Vitamin E Vitamin E


How Much Pee Is In Swimming Pools? You're In For A Rude Awakening

According to Today, a typical swimming pool contains about 8 gallons of urine. The idea of splashing about in a vat of chlorinated urine is repellent to most people, but this contamination shouldn’t be a surprise. One in 5 Americans admits to having peed in a pool, and a former U.S. Olympic team member said nearly 100 percent of competitive swimmers urinate in the pool. Hot tubs are also almost universally contaminated with urine.

Swimming in urine is unappealing, but is it dangerous? Many, including Olympic legend Michael Phelps, have argued it is not a hazard due to the chlorine levels. What he failed to consider is the smell that swimmers associate with chlorine is actually the smell of disinfection byproducts (DBPs). Rather than being rendered inert by chlorine, uric acid from human urine reacts with chlorine to form cyanogen chloride (CNCI) and trichloramine (NCI3).

The former, CNCI, is classified as a chemical warfare agent and is a known toxicant to your lungs, heart, and central nervous system. NCl3 is linked to lung damage. As for how dangerous this is, the researchers found that, in a worst-case scenario, urine in a pool might lead to about 30 parts per billion (ppb) of cyanogen chloride, which is well below the 70 ppb used as the maximum cyanogen concentration allowed in drinking water, according to the World Health Organization.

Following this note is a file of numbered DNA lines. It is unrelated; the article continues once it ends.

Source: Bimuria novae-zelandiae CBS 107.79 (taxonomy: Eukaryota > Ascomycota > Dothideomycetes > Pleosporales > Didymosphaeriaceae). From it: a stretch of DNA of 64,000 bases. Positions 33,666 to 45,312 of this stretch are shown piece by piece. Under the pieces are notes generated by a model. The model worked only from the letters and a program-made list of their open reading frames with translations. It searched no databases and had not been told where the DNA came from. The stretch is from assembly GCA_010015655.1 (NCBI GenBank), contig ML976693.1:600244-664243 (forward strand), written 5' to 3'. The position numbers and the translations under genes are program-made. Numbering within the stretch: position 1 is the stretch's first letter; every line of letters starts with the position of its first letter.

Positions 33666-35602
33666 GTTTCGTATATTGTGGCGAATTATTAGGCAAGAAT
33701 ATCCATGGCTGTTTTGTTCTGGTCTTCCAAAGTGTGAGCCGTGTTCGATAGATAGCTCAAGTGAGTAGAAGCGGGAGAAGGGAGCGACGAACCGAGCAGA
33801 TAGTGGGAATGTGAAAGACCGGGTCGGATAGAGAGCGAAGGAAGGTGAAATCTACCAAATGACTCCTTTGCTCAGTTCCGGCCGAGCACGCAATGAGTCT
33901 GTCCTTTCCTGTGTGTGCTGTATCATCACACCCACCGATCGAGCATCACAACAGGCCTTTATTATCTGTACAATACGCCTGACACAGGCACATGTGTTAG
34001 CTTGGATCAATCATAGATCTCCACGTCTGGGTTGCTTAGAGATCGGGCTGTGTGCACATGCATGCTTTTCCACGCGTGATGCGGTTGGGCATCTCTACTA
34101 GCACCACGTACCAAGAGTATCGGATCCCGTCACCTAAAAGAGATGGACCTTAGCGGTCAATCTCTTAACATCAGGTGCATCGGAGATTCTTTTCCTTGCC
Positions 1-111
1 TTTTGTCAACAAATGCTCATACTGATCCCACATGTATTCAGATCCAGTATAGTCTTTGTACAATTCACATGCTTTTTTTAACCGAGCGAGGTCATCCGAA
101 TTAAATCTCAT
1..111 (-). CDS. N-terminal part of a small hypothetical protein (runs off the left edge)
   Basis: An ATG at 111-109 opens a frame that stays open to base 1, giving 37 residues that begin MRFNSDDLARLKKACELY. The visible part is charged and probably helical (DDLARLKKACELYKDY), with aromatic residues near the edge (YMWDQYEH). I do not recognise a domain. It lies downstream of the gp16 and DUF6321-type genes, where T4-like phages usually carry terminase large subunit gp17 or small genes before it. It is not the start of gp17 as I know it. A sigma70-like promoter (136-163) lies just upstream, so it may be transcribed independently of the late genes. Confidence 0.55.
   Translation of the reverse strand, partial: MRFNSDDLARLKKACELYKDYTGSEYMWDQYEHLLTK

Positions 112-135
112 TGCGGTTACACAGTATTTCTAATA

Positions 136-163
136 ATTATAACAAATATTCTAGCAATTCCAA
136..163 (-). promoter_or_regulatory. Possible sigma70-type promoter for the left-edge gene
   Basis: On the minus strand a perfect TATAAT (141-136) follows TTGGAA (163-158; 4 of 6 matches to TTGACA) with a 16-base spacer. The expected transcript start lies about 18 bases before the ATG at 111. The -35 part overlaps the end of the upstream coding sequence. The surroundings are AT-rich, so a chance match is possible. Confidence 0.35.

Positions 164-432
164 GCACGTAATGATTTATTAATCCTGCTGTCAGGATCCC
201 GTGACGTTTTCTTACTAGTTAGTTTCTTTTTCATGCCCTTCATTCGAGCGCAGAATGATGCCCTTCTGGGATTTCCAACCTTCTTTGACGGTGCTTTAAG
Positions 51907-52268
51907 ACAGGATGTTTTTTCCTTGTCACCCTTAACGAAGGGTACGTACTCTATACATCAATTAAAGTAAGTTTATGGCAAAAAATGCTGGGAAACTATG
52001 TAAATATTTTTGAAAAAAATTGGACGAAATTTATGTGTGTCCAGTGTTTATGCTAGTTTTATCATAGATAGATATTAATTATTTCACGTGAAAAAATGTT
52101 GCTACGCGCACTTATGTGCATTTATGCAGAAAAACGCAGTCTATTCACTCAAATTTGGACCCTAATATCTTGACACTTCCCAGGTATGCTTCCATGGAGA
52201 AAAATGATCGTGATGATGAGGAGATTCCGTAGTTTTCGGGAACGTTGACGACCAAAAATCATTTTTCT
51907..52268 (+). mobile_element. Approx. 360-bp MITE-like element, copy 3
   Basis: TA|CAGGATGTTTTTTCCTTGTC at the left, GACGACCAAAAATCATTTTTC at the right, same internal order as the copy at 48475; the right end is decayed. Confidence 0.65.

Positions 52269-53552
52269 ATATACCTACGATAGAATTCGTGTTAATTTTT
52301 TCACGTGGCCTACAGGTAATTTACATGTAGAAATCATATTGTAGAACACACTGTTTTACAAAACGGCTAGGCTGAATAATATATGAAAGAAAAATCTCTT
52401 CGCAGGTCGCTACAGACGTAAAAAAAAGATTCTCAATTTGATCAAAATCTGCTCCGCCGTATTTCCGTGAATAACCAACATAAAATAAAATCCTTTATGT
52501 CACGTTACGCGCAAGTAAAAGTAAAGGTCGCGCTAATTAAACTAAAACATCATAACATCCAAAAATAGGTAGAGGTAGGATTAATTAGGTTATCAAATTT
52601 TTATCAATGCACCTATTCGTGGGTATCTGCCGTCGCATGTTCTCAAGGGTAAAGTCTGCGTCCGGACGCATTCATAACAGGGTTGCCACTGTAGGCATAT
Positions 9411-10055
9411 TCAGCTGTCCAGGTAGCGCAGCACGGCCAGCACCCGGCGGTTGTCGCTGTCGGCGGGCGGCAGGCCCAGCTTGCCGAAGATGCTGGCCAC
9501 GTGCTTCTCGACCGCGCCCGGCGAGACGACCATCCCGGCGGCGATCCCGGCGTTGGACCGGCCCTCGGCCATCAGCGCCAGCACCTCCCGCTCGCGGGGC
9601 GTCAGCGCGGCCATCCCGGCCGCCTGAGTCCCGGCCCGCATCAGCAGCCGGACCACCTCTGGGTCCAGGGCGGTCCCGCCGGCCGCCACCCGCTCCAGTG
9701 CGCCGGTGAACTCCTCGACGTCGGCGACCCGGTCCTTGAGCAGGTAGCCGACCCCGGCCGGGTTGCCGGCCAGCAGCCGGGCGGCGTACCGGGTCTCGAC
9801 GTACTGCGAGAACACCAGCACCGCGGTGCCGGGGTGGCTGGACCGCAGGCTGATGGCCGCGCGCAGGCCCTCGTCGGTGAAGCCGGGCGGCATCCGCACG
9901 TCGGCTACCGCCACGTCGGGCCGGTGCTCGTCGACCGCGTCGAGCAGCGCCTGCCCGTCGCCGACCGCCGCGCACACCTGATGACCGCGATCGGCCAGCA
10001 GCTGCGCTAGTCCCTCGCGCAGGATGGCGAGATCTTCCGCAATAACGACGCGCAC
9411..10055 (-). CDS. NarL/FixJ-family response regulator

It is no surprise that the level of cyanogen chloride found in a swimming pool is not sufficient to incapacitate a swimmer or render them comatose. Convulsions and death only occur at much higher levels (about 2,500 ppb), an amount that would be difficult to generate in a typical swimming pool from urination alone. This doesn't mean that smaller doses are "safe," however, as DBPs have been linked to serious health problems at the levels found in swimming pools.

The risk of DBP exposure from swimming pools is real, but it doesn't necessarily mean you have to give up swimming. Swimming in an ocean is an excellent alternative, as is swimming in a lake or other natural body of water. You can also find a way to keep your pool clean from bacteria, algae and other organisms without the use of dangerous chemicals, such as choosing a saltwater pool.

One of the best solutions is NOT to chlorinate your pool and just use a maintenance "shock" treatment every five or six days, which will kill the algae buildup. The shock treatment volatilizes in about 24-48 hours and gives you a several-day window in which you can safely use your pool. 

You can also reduce the amount of organic material you bring into the pool, and thereby the amount of DBPs created. You should refrain from urinating in the pool, and demand that others, especially children, follow suit.   

Urine is not the only culprit. Any organic matter — including hair, skin, sweat and dirt —can react with chlorine to create DBPs. So if you use chlorine, it's going to be virtually impossible to avoid some exposure. This is why I recommend showering prior to entering a chlorinated pool. Keep in mind that DBPs exist in all chlorinated water, so you should install water filters that remove chlorine for both your shower/bath and your kitchen tap.
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